Recent study on Black Carbon disagrees with Global Warming predictions

A new Cornell studied that was published online in Nature Geosciences claims that the computer generated climatic predictions have been overestimated.

Experiments were conducted by studying the amount of black carbon in Australian soils and it was found that the quantity of black carbon was far more than expected.

Soils are supposed to release more carbon dioxide due to global warming which increases the temperature of the atmosphere. The increase in CO2 levels warms the planet but these results vary a lot when the realistic estimates of black carbon in soils are
included in these climatic predictions.

Many forms of carbon are found in soils which include organic carbon from vegetation and the black carbon that is produced from burning down the organic matter.

Organic carbon takes a few years to decompose as the microbes in the soils eat it, thus converting it into carbon dioxide. However, it takes around 1000 to 2000 years for black carbon to convert in to carbon dioxide.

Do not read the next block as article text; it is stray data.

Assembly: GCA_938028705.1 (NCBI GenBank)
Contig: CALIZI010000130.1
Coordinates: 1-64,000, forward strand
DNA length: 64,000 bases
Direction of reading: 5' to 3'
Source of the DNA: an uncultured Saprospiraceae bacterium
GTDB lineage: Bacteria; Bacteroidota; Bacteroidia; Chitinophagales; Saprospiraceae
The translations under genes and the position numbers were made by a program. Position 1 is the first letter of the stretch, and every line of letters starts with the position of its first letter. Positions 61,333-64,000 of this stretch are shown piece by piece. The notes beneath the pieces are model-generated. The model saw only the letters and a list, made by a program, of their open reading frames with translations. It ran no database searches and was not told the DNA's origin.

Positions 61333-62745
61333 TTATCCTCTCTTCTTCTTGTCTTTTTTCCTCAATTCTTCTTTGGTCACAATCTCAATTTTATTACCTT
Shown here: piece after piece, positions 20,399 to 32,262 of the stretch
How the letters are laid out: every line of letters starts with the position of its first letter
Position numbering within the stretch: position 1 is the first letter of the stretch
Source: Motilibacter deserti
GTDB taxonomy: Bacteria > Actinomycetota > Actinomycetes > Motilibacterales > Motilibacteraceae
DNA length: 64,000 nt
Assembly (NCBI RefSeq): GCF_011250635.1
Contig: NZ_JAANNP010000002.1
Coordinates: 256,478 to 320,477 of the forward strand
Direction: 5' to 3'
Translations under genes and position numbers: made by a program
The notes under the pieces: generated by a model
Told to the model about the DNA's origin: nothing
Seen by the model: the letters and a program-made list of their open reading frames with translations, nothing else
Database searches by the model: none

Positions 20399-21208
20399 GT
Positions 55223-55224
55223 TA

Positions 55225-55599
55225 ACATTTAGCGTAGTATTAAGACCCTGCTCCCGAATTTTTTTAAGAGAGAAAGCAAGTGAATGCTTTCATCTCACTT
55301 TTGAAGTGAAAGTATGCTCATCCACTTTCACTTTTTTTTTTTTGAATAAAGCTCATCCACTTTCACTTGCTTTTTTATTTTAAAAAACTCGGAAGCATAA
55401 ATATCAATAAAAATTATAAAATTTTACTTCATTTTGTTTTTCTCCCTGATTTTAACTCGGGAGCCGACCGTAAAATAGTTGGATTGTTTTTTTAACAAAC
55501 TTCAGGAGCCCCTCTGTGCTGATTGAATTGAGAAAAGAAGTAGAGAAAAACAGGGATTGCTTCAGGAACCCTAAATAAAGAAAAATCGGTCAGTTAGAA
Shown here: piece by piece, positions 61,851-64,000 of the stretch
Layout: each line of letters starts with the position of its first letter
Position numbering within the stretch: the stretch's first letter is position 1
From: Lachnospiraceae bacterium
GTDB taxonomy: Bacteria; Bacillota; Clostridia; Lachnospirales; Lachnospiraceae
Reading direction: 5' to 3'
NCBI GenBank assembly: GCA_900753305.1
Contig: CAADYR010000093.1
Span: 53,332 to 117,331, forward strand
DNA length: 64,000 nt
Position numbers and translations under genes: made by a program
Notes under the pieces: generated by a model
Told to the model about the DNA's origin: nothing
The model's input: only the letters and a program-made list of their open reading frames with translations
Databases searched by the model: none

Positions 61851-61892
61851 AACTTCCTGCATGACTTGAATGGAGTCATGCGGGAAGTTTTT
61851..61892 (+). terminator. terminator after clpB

When the realistic estimates of quantity of black carbon in soils from two Australian savannas were included in the computer model that calculates CO2 release from soil, it was found that the CO2 emissions from soil reduced by 20 % every 100 years.

These new finds totally vary from the simulations which do not take black carbon’s long shell life into consideration.

Soils produce 10 times more carbon dioxide each year than it produced by human activities which makes these findings significant in terms of climatic prediction simulations.

Johannes Lehman, who is the lead author of this research journal, says, "We know from measurements that climate change today is worse than people have predicted, "but this particular aspect, black carbon’s stability in soil, if incorporated in climate models,
would actually decrease climate predictions."

Looking into soil as one blob of carbon is a mistake and as soil has different chemical components with different characteristics which means that soil will interact differently to warming.